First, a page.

Now, there has been a lot of theologizing over these many years since Christ’s life and death and resurrection, and not all of it has been equally beneficial to body of Christ over the years.
Some theology has made God out to be the baddy who won’t be satisfied without the blood of an innocent one. While this is an understandable interpretation of history and scripture, I think it has had most unfortunate affects on the church. It has led folks to dismiss the Old Testament entirely…and I concede that there is much in the Old Testament that seems contrary to the God we’ve come to know in Christ…and yet I do not believe Christ is different from God. Rather, I believe Christ is opening our eyes, in the clearest way, to the heart and true nature of God. Christ came from God. Christ is God. They are not separate or different.
And so, through the lenses of Jesus Christ, I read all the Old Testament differently – believing we see more clearly, through Christ, and trusting that the God we have known in Christ, is the God who has been from of Old, for all times. And this God came near, meeting us in the person of Jesus Christ.
The scripture read today from John about the Good Shepherd who lays down his life for the sheep is a good counter to these severe images we may have of God. Here we have Jesus saying that he lays down his life, of his own accord, and that he can take it back of his own accord.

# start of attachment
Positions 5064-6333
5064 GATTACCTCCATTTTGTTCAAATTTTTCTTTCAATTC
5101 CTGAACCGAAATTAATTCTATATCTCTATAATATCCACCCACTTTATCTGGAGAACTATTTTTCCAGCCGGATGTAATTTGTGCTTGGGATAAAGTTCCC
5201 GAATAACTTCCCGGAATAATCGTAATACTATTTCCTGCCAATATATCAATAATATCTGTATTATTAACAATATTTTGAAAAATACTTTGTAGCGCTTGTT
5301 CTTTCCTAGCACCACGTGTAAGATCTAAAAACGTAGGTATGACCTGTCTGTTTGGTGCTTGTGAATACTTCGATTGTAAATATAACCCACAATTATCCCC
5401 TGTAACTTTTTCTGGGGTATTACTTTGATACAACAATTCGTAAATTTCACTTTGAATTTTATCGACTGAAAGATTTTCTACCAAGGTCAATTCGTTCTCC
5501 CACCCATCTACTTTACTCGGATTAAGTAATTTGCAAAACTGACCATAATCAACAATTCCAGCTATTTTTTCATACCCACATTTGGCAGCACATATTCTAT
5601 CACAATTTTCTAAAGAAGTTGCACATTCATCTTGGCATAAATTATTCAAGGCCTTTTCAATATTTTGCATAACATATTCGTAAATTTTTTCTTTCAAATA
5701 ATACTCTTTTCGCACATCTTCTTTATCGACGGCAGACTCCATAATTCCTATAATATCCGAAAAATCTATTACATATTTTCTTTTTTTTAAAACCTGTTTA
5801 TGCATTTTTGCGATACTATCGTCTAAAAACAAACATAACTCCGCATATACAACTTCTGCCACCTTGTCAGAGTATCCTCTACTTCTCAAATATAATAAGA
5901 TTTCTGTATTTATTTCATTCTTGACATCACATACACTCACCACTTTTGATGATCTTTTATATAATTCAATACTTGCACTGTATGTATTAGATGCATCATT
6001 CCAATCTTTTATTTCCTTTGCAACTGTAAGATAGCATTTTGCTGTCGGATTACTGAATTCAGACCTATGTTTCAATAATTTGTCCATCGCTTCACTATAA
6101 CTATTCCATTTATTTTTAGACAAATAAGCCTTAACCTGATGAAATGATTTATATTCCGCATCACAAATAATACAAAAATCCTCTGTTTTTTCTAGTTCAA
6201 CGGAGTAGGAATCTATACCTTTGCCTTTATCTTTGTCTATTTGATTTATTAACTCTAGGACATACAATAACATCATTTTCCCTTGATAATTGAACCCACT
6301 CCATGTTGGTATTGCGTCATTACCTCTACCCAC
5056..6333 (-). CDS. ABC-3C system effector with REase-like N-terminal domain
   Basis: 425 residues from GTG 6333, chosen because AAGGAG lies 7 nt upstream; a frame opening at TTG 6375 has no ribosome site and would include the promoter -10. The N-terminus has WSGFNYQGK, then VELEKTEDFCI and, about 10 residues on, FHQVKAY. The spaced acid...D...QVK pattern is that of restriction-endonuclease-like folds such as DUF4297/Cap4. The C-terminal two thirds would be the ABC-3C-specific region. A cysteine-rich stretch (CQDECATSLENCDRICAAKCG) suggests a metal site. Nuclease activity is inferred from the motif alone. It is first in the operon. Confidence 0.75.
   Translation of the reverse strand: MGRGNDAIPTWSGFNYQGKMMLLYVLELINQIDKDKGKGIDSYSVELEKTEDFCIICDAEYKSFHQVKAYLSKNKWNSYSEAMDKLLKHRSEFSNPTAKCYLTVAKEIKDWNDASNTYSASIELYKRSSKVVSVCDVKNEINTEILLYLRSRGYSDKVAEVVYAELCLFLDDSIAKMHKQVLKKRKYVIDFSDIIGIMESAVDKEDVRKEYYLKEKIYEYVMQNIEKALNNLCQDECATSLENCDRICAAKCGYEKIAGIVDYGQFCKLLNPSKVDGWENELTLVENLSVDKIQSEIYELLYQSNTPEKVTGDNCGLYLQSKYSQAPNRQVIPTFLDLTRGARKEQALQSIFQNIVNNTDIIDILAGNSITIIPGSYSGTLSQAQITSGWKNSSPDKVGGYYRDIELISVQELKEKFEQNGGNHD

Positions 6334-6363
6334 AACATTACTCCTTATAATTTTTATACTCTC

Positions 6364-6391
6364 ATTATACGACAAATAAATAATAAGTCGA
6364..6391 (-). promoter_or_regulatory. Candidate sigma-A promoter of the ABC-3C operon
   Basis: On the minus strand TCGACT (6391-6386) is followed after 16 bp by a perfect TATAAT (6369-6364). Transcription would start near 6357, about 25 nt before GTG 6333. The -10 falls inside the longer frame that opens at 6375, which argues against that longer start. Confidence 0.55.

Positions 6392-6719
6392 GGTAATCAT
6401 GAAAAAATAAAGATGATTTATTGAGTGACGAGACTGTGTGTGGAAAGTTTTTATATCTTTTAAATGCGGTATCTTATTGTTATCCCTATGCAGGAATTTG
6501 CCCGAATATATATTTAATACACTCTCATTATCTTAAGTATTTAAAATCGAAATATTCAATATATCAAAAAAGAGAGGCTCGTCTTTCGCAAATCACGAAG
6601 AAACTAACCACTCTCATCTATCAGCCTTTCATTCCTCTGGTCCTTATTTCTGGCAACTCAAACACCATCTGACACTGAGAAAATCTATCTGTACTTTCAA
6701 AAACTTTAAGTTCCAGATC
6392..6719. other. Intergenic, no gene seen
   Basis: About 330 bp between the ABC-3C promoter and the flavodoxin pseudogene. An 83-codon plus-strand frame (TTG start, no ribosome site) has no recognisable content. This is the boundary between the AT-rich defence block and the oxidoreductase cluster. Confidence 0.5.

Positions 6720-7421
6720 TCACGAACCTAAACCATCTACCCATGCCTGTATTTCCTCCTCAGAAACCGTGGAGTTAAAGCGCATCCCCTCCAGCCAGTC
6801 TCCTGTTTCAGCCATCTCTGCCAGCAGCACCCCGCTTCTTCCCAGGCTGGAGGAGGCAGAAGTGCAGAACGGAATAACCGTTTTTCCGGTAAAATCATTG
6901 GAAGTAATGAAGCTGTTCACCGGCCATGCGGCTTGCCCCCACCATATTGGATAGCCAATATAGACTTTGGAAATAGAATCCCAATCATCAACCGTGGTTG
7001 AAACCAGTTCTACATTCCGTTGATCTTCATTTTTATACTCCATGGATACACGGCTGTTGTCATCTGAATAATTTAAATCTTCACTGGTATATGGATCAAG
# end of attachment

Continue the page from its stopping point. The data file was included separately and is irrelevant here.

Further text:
The crucifixion was not something done to Jesus.
It was not done to him by God.
It was not done to him by Pontius Pilot.
It was not done to him by the Jewish Elders.
It was not done to him by the people, who joining in crying out, “Crucify him!”…
The crucifixion was Jesus’ own act of pouring himself out for the life of us all and the healing of all the world.
Jesus, of his own power and will, laid down his own life, that through him, we might find life, and find it to the full!
So may we go out, renewed!
May we go out, knowing we are loved, beyond all loving!
May we know that the One, able to do all, humbled himself for us
Poured himself out for us
Lived for us
Died for us
Rose for us
Lives eternally and reigns in power…for us.
We know love by this, that Jesus Christ laid down his life for us…
So let us go and love one another
Amidst rush hour traffic
Amidst broken systems
In times of prosperity and times of want
In times of good leadership and times of poor leadership
In times of peace and times of turmoil…
May we live in love, following the example of our Lord, our Savior, our God, our friend…
Praise be to God!!!